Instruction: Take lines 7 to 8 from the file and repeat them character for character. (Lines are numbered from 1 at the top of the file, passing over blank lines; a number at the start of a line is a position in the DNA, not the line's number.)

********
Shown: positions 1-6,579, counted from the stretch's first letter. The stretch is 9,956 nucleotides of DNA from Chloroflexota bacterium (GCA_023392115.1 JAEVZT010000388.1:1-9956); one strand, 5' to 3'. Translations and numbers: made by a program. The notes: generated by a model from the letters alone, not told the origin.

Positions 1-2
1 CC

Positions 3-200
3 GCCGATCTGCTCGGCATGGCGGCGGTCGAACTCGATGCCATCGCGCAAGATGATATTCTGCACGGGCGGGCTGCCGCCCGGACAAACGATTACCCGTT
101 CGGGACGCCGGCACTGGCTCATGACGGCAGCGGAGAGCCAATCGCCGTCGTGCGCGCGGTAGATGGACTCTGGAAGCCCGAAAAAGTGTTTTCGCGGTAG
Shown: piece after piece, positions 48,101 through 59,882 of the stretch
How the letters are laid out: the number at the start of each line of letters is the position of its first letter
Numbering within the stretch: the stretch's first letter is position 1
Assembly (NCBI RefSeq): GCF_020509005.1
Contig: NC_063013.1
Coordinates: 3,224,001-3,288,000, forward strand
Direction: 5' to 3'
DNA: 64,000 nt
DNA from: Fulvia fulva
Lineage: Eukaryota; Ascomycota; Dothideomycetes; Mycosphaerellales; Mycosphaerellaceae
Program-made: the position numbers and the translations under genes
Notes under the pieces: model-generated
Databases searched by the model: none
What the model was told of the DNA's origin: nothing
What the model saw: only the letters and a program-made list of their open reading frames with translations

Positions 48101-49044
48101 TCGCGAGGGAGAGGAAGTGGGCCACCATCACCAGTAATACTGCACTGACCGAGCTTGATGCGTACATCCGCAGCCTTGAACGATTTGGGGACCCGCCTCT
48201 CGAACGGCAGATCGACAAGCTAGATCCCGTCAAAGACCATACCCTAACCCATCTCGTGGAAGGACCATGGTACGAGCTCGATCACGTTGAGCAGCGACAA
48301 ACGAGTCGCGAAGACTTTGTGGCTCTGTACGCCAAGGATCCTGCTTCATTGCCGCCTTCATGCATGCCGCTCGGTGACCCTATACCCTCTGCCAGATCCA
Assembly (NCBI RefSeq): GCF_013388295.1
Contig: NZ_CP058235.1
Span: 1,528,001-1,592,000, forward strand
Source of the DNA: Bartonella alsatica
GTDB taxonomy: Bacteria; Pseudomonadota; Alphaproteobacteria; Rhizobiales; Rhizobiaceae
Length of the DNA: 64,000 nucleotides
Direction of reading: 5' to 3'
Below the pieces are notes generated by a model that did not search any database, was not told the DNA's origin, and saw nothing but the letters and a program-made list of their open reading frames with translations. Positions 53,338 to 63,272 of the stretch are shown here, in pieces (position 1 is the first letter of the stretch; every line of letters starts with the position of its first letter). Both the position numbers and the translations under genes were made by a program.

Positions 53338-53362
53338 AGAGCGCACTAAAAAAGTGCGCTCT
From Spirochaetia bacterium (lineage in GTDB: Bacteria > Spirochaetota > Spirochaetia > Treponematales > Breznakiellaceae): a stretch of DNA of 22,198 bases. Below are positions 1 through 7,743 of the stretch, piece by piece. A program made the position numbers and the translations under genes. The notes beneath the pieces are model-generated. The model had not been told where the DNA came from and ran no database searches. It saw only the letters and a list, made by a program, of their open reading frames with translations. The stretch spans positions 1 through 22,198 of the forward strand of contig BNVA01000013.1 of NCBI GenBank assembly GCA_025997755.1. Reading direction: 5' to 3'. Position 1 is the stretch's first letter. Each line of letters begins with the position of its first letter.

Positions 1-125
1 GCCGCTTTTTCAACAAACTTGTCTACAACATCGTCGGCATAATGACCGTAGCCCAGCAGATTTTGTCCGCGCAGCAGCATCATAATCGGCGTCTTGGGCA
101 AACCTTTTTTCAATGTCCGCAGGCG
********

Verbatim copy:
Shown: piece after piece, positions 48,101 through 59,882 of the stretch
How the letters are laid out: the number at the start of each line of letters is the position of its first letter